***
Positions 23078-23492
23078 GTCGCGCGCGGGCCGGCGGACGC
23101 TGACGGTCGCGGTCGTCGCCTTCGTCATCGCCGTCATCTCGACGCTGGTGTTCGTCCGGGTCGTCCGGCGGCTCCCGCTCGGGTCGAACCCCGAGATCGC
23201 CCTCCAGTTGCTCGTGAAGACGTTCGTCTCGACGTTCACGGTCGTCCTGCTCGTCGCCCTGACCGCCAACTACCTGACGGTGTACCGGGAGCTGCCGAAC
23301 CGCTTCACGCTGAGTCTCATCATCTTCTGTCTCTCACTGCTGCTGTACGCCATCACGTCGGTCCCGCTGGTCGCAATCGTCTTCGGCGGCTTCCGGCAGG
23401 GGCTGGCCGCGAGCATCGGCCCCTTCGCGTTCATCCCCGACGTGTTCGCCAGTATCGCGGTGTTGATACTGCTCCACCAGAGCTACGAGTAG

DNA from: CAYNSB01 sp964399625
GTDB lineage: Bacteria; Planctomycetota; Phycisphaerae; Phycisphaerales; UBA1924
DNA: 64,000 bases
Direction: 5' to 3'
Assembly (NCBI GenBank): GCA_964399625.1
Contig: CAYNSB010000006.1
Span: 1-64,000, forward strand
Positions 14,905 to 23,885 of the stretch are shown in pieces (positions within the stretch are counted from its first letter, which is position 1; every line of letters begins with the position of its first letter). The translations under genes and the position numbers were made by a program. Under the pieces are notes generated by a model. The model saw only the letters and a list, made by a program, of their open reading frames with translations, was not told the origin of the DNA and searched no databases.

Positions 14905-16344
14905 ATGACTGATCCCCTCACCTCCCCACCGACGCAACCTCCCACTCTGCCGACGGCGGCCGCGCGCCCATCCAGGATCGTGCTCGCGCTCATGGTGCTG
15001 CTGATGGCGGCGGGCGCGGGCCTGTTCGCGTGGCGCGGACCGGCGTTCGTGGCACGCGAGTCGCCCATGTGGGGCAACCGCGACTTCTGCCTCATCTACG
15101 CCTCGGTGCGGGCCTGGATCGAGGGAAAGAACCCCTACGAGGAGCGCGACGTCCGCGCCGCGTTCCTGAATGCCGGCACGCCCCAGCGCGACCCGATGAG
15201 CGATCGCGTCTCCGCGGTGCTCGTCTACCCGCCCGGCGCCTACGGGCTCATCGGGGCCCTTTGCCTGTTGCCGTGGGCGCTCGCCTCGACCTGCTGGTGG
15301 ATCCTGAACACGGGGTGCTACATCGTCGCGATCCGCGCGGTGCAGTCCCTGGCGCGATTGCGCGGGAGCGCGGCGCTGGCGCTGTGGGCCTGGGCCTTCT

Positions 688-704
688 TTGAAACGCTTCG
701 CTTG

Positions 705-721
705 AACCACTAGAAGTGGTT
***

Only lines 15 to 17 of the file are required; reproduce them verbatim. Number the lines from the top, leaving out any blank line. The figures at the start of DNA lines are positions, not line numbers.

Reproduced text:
Positions 14905-16344
14905 ATGACTGATCCCCTCACCTCCCCACCGACGCAACCTCCCACTCTGCCGACGGCGGCCGCGCGCCCATCCAGGATCGTGCTCGCGCTCATGGTGCTG
15001 CTGATGGCGGCGGGCGCGGGCCTGTTCGCGTGGCGCGGACCGGCGTTCGTGGCACGCGAGTCGCCCATGTGGGGCAACCGCGACTTCTGCCTCATCTACG